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Chitinases and other factors affecting infection of kiwifruit by Botrytis cinerea : a thesis presented in partial fulfilment of the requirements for the degree of Doctor of Philosophy in Plant Science at Massey University, Palmerston North, New Zealand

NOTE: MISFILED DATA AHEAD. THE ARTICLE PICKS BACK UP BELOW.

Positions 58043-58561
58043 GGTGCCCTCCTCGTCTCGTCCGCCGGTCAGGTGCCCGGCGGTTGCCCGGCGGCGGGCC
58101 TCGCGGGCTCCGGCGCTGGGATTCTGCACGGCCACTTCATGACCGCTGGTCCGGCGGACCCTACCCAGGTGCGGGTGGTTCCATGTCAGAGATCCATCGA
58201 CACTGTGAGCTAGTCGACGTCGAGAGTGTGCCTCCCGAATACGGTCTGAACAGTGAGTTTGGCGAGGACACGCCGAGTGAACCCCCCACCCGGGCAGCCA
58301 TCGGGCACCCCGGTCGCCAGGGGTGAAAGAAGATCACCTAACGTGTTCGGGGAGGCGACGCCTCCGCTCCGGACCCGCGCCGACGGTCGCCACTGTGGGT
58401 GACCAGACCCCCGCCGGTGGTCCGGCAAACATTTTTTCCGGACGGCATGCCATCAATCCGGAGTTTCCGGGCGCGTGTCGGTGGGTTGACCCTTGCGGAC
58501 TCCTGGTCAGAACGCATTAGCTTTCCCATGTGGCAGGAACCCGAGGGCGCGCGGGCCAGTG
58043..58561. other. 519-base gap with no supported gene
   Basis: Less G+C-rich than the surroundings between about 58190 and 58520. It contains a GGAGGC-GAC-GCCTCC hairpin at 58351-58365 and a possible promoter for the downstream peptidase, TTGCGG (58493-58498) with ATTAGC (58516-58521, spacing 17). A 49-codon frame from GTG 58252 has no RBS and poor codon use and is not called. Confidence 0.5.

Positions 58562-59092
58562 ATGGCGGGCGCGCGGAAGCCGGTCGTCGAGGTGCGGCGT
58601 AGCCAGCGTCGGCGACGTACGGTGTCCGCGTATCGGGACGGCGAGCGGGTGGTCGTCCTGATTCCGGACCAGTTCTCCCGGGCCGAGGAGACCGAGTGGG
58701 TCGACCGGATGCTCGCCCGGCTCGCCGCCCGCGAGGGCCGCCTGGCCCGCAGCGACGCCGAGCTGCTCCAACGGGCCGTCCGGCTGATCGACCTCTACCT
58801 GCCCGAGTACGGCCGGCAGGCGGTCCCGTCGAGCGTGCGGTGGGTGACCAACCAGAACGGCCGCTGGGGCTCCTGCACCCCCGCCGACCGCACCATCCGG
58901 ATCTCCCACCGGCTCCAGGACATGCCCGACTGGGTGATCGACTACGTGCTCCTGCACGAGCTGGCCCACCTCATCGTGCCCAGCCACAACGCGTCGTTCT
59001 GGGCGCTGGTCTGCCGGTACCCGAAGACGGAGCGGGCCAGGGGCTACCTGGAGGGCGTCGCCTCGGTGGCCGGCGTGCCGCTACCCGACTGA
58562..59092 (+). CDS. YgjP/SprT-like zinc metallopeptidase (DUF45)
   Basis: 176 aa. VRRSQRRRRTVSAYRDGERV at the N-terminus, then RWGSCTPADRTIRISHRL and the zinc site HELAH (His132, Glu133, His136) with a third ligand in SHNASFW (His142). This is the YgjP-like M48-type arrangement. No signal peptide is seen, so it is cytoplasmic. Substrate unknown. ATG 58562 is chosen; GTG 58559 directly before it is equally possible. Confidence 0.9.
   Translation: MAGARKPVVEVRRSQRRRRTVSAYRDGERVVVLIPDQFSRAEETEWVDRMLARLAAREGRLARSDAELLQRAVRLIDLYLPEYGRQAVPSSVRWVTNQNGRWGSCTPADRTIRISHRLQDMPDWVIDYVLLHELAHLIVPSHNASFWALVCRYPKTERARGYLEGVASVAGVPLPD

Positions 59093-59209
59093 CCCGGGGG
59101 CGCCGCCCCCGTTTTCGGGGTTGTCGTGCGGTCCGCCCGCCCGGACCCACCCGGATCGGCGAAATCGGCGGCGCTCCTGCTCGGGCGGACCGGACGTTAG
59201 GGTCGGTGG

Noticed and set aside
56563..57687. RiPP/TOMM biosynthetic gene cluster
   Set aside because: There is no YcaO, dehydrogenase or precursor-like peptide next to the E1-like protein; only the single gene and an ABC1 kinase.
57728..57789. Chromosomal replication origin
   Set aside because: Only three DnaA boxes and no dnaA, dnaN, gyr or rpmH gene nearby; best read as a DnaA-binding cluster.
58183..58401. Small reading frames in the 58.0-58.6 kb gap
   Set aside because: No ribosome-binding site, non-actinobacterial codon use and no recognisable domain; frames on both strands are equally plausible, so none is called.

This thesis examines the role of kiwifruit host resistance and, in particular, of kiwifruit chitinases, in preventing infection by Botrytis cinerea. The effects of various host and pathogen factors on disease incidence were studied in artificial inoculation trials. High inoculum loads and addition of yeast extract to spore suspensions significantly increased infection, and most rots were visible within 6-8 weeks of harvest. In contrast, the average time taken for symptoms to appear increased (8-12 weeks), and total infection decreased when fruit were harvested later in the season or exposed to a curing treatment (6-24 h at 20°C) following pedicel removal. These findings indicate that kiwifruit can develop postharvest resistance to B. cinerea. A range of chitinase assays, including four colorimetric, two fluorometric, a viscometric and a radiometric assay, were evaluated and adapted for use in the kiwifruit/B. cinerea system. Most published methods proved too insensitive to quantify the levels of chitinase in this system (160-6400 ng solubilized substrate/minute/g of stem plug tissue). However, a radioassay resolved two-fold concentration differences and distinguished ng/min/g amounts of activity in plant extracts. For detection of chitinase activity in gels after isoelectric focusing, a highly sensitive gel overlay assay was used. This assay was also adapted for use in petri dishes to facilitate rapid, qualitative screening of large numbers of fractions generated in the process of protein purification. Exochitinase activity was assessed using p-nitrophenyl-/β-D-N,N'-diacetylchitobiose as a substrate in a colorimetric assay. Differences between plant and fungal chitinases were evaluated by measuring exo- and endochitinase activities in healthy and diseased regions on live and autoclaved leaves. Endochitinase activity was associated with the plant, since it was found in both healthy and diseased areas on leaves, but was absent in autoclaved tissue which had been subsequently inoculated with the fungus. Conversely, equivalent amounts of exochitinase activity were present in diseased lesions on live and autoclaved leaves, but were absent from uninfected areas, showing that all exochitinase activity was of fungal origin. Enzyme activity was measured in the stem plug (picking scar wound and the underlying sclerified tissue), because this area was found to have higher chitinase and lower protease activity than the main body of the fruit. The initial level of endochitinase activity at harvest was not affected by fruit maturity, but subsequent increases in activity during coolstorage were most marked in later harvested, more mature fruit. Levels of chitinase in the stored fruit from four different harvests correlated with resistance to B. cinerea. Curing treatments (1-7 days at 20°C prior to coolstorage) significantly reduced infection and induced activity of a single constitutive basic (pI≈9) 30 kDa protein with putative chitinase activity, but did not significantly increase total chitinase activity. At least one basic and two acidic isoforms were present in uncured, uninoculated healthy tissue, and inoculation with spores of B. cinerea appeared to induce new basic and acidic isoforms. Application of chitosan was evaluated as a potential technique for controlling stem end rot. Solubilization of chitosan required an acidic solvent, but use of this solvent without pH adjustment predisposed host tissue to disease. No chitosan treatment significantly decreased infection below the level found in the inoculated control, hence chitosan is considered unlikely to have commercial application. Cation exchange and gel filtration chromatography were used to purify to apparent homogeneity a protein with associated chitinase activity from cured kiwifruit stem plugs. The N-terminal sequence of this protein did not resemble any known chitinases, but exhibited 65-72% amino acid identity with thaumatin-like (TL) proteins in barley and tobacco and 66% with zeamatin in maize. This represents the first record of a TL protein in kiwifruit. Further analysis of the extract by Western blotting indicated that the previously ascribed chitinase activity was most probably due to small levels of contaminant chitinases. Properties of TL proteins include enzyme inhibition and membrane permeabilization of fungal hyphae. In addition, some thaumatins are sweet tasting. Further investigation is required to determine whether this compound influences resistance and taste in kiwifruit. Overall, the results from this study support the theory that chitinases are involved in kiwifruit resistance against B. cinerea, although the low level of induction relative to other crops and slowness of the response suggest that they are not the primary defence mechanism.